HOME Life & Style

“Beggars’ Chat Rooms”, a new phenomena among youths in South Korea struggling in the national recession

2023.05.20 07:27:19 USung Hwang

[Photo of Black Steel Pet Cage With One Dollar, photo credit to Pexel]

Among the younger generation in South Korea, “Beggars’ Chat Rooms” in open chat rooms of KakaoTalk (one of the most extensively used social media apps in South Korea) have become widely-popular in their struggles against national economic downturn. 

In the Beggars’ Chat Rooms, users introduce themselves as beggars and self-report or request permissions for the ability to spend money for their expenses.

Then, other users comment on their reports to encourage extreme curtailment. 

Next to their nicknames in the group chat, users also note the accumulation of their monthly expenditures.

The user with the greatest monthly spending has to write up a 500-word letter of apology. 

One principal rule among all Beggars’ Chat Rooms is that users do not spend their money for anything but the basic necessities. 

Those who break the rule are immediately kicked out from the group chat. 

Currently, there are hundreds of active Beggars’ Chat Rooms with a maximum of 500 users and even waitlists for those waiting for a free spot in these chat rooms. 

Many analysts note that the creation of Beggars’ Chat Rooms may be a simple reflection of South Korea’s current economic state. 

By April 2023, the Consumer Price Index in South Korea rose by 0.2% from March and 3.7% since April 2022.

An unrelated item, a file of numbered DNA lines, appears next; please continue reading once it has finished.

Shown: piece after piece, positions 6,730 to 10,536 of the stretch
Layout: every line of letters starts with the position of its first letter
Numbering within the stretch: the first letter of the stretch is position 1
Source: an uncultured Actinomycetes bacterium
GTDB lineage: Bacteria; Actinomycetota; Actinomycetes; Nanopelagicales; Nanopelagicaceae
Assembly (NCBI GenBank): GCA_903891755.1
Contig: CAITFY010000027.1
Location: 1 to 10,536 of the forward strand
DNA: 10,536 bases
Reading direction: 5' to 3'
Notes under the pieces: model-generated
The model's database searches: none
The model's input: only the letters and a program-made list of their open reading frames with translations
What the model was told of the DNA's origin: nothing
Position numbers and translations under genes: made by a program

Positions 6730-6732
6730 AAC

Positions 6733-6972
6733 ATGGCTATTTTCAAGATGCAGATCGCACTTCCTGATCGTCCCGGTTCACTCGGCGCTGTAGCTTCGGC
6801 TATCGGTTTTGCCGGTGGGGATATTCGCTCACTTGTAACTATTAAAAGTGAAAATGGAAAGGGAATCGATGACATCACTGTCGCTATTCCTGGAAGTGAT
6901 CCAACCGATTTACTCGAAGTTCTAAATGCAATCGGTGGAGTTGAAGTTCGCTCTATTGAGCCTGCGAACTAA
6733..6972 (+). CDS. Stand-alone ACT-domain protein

Furthermore, the online shopping transaction value reached 18.8379 trillion Korean Won in March 2023, which is a 7.0% increase from March 2022. 

Hence, Beggars’ Chat Rooms are a disturbing phenomena for the current South Korean youths struggling through the recession. 

The Beggars’ Chat Rooms also led to numerous comical, yet unsettling conversations by those strictly consulting one another. 

For instance, as one of the users remarked that “[he] gave 3,800 won to an elderly man who transported [him] to show [his appreciation]”, other users deciphered and commented on how he had simply rode a cab. 

In another case, a user was kicked out from the group chat for sending an emoticon since “he has encouraged others to spend money on the emoticon”. 

As screenshots of these ludicrous conversations went viral on social media, some noted that the Beggars’ Chat Rooms were quite ironic in a way.

Specifically, after ten days of observing five different Beggars’ Chat Room, reporter Hye-kyung Jeong of SBS remarked that while the users collectively answer with ‘don’t spend’ for those who debate whether to spend or not, most users use the chat room as a way to inform of their expenses after they have already spent their money. 

Moreover, some users join the chat room to save up their money for an upcoming luxurious trip or to forgive others’ payments on gifts for their parents. 

Some noted that Beggars’ Chat Room reflects the self-deprecating position of the younger generation amid the national economic downturn. 

The trend is a contrasting phenomenon to several years ago, in which the younger generations pursued a ‘You Only Live Once (YOLO)’ life. 

In fact, others criticise the users for mocking those in true poverty as they mischievously scorn each other by labelling themselves as ‘beggars’. 

While many citizens suggest that the Beggars’ Chat Room stemmed from “zero-spending challenge” (in which the users try to live without spending any money), some also raised the question of whether they are truly successful if they are using their parents’ cards.

USung Hwang / Grade 11
Seoul Foreign School